Mammoths might get another shot to roam earth

It is only a matted ball of hair. But it puts scientists a step closer to bringing the woolly mammoth back from the dead. They have unscrambled the prehistoric giant's DNA using samples of hair frozen in Siberian ice for thousands of years. The genetic code has shed new light on how mammoths evolved - and revealed that they are far closer to modern day elephants than anyone previously realised. The discovery could also allow researchers to tinker with the genetic make-up of an elephant and recreate the long extinct mammoth.

The Jurassic Park-style research was carried out using DNA from the remains of two mammoths frozen in the Siberian permafrost. One had been buried for 20,000 years, the other for least 60,000, the American scientists report today in the journal Nature. By carefully analysing the DNA, the team have pieced together a draft version of 80 per cent of the mammoth's genome - or genetic code. The findings show that woolly mammothsand elephants are closely related - sharing 99.4 per cent of the same genes.

The analysis also showed that mammoths and modern elephants took separate evolutionary paths six million years ago, at about the same time that humans and chimpanzees went their own way. Mammoths split into two groups two million years ago. One group became extinct 45,000 years ago, while the other lived until the end of the last Ice Age 10,000 years ago. Male mammoths were around 10ft tall, while the females were slightly smaller. Their tusks were long and curled, while their hair was up to three feet long on their underbellies.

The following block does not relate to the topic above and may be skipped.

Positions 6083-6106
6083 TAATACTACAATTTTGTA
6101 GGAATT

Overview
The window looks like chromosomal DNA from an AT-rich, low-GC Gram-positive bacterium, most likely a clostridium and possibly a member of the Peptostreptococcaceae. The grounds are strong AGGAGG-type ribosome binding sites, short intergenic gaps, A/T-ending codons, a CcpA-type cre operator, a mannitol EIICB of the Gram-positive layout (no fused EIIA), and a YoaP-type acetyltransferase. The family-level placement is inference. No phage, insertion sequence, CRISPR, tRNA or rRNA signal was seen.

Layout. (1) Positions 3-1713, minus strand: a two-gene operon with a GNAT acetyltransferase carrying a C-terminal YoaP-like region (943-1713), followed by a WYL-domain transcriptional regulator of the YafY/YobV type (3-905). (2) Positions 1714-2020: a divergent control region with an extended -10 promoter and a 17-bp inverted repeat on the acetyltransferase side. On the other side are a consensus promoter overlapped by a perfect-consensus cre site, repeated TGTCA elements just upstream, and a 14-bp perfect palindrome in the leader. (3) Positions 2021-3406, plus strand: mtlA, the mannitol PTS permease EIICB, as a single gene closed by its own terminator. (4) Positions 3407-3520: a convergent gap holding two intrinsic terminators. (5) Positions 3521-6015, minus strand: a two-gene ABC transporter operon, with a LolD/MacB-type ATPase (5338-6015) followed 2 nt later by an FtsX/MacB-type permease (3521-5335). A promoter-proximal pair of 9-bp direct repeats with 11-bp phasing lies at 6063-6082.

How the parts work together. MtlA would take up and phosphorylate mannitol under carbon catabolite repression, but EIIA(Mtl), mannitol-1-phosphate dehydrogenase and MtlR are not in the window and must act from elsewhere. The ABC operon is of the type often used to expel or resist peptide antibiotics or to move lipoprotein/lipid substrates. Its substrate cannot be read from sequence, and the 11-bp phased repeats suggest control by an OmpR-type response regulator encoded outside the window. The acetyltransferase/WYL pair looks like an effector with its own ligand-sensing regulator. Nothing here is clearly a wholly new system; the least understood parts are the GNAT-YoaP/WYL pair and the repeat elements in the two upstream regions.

The bodies of around 40 mammoths have so far been discovered preserved in Siberia.

The U.S. scientists involved in the latest research used DNA from hair because it was better preserved than the DNA from other parts of the mammoths' bodies.

Some researchers have suggested using skin or hair from the frozen creatures to clone a mammoth. Professor Stephan Schuster, who led the study at Pennsylvania State University, said: 'By deciphering this genome we could, in theory, generate data that one day may help other researchers to bring the woolly mammoth back to life by inserting the uniquely mammoth DNA sequences into the genome of the modern day elephant.'

But Dr Michael Bunce, head of the Ancient DNA Laboratory at Murdoch University in Western Australia, said: 'Just because we know the DNA code of something does not mean we can genetically tinker with it to the extent required to recreate extinct organisms.'
Credits: Dailymail.

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